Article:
Ousted Bogota Mayor Gustavo Petro said Thursday he will sue Colombian President Juan Manuel Santos for ignoring an international human rights commission’s ruling ordering that Petro be allowed to remain in office, reported national news.
Led by Jorge Molana, the legal defense team of the embattled ex-mayor will be filing suit with the Accusation Commission of the Colombian House of Representatives, a congressional body in charge of carrying out investigations against elected public officials like the president, reported the La Vanguardia newspaper.
At issue is Santos’ deliberate subordination of an order from the Inter-American Commission on Human Rights (IACHR). The ruling found that Colombia’s inspector general violated Petro’s political rights by attempting to remove him from office without a jury trial.
|“The commission orders that Colombia immediately suspend the effects of the decision of December 9 2013, emitted and ratified by the Inspector General’s office January 13, 2014, in order to guarantee the exercise of political rights of Mr. Gustavo Francisco Petro Urrego and allow him to complete the period of time, for which he was elected to serve as the mayor of Bogota on October 30 2011.”|
Colombia is a member nation of the IACHR, the highest human rights body in the Americas, and is legally bound by both the IACHR charter and Colombia’s own Constitution to honor the commission’s decisions.
After signing a decree Wednesday that finalized Petro’s removal from office, however, Santos argued that the IACHR’s rulings are “optional” and that adherence to court’s orders are only necessary when there is a “malfunction or failure of the internal system.”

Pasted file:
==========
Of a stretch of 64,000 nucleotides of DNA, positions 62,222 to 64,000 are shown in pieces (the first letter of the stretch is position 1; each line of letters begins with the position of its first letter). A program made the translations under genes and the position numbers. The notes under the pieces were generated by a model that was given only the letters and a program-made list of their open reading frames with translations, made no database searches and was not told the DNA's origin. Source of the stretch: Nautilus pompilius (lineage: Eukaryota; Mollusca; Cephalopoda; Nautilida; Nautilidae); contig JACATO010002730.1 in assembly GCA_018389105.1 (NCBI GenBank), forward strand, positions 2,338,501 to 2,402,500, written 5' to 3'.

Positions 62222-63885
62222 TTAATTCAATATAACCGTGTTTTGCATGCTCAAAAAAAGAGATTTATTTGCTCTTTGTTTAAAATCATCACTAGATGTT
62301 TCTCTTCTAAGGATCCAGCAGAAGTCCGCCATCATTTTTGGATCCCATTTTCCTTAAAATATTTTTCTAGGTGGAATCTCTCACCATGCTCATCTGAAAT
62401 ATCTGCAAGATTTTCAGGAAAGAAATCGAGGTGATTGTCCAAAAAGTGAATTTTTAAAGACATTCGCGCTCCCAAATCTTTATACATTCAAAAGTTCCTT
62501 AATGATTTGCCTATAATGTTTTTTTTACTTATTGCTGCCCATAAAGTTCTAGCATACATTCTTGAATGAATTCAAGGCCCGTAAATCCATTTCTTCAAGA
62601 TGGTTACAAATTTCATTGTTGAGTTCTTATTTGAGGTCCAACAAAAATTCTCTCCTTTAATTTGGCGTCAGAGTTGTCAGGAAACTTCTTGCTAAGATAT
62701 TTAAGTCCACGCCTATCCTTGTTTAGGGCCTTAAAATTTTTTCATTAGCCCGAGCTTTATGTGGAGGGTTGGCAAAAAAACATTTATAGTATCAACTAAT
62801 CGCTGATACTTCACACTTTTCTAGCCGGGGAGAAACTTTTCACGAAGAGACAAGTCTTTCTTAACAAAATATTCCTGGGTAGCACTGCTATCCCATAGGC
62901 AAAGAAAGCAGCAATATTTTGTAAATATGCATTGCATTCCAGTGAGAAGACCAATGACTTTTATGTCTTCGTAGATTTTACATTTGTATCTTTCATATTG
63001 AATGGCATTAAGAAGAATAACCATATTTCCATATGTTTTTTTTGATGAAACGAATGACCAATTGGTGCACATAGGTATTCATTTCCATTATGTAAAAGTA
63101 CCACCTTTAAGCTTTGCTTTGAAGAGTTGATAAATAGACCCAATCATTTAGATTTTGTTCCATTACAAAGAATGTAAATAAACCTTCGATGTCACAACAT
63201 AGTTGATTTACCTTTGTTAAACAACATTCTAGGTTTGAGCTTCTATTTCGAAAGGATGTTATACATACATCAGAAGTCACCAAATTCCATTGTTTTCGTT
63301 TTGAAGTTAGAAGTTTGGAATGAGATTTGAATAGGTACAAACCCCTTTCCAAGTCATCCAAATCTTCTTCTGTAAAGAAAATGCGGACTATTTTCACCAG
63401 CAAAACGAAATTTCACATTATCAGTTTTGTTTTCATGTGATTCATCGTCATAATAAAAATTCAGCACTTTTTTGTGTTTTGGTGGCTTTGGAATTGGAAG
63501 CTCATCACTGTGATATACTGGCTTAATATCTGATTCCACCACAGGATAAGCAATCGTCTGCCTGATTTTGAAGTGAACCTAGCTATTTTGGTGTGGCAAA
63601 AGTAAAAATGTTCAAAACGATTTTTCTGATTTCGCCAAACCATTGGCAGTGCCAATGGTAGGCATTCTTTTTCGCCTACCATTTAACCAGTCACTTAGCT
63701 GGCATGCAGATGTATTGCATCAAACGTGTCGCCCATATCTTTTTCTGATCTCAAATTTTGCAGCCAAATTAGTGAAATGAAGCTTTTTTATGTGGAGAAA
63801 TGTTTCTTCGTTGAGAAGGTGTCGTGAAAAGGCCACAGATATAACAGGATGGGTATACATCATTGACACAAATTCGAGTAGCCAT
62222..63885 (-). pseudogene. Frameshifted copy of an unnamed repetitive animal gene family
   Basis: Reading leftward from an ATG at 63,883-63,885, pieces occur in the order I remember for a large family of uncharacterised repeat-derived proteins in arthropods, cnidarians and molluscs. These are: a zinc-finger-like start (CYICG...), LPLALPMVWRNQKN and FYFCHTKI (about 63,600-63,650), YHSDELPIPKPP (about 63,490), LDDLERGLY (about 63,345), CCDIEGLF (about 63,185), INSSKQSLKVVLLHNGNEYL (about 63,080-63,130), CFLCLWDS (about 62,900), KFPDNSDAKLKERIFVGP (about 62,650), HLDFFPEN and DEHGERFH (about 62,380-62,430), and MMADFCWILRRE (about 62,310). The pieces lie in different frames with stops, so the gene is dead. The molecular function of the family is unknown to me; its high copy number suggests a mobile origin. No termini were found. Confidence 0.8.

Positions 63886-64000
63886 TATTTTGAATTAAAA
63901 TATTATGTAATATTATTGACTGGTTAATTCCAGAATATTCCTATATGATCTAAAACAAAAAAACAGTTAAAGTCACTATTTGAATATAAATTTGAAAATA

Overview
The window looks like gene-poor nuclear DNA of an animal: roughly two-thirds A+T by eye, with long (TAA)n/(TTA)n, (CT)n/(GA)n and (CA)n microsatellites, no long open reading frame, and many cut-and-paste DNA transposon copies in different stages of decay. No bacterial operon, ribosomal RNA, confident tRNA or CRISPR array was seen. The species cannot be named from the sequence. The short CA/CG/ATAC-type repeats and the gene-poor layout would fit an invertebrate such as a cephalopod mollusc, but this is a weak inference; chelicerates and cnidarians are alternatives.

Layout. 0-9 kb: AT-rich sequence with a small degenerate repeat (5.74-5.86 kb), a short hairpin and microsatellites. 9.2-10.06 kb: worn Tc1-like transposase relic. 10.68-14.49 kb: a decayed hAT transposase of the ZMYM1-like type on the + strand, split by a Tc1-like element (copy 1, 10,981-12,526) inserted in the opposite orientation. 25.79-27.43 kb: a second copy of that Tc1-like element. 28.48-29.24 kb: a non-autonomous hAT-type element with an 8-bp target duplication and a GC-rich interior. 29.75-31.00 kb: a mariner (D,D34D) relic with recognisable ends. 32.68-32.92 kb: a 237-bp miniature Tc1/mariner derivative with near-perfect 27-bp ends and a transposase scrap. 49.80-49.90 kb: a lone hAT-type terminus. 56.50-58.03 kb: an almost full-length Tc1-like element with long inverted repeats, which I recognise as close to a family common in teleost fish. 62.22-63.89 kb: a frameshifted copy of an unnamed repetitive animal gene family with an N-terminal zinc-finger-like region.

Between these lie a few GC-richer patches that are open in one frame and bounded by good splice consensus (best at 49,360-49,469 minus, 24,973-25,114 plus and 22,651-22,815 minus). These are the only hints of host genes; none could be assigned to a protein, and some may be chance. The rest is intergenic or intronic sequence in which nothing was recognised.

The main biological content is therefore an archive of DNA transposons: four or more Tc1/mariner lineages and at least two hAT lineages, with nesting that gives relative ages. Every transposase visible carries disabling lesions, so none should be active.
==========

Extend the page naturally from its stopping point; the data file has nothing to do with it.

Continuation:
The Santos administration has also indicated that the president will not attend an IACHR hearing on Petro’s dismissal, scheduled for this coming Monday. The President reportedly views the hearing as “pointless,” since the Colombian government has already rejected the IACHR’s precautionary order.
Santos’ noncompliance is hardly a unique case in the IACHR, which, though binding in theory, often sees its authority skirted by its member states.
A former Constitutional Court magistrate told Colombia Reports that he did not see a “direct and clear” violation of the Constitution in regards to Santos’ refusal to adhere to the IACHR’s ruling.
Critics of the inspector general’s original decision will still take issue with the president’s stance, though. Petro’s dismissal was widely perceived as being politically motivated, and a violation of the people’s right to elect public officials.
In December, Petro was removed from office and banned from holding future elected positions for 15 years for alleged “irregularities” in the former mayor’s attempt to convert the city’s waste management contracts to a public service.
So far there is no word on any potential congressional proceedings against the president. Santos’ U Party (Partido de la U) is currently the dominant party in the House of Representatives, where his ruling coalition enjoys a sizable majority. Santos’ choice of interim mayor, Rafael Pardo, comes from within the ranks of the Liberal Party, a prominent member of the coalition bloc.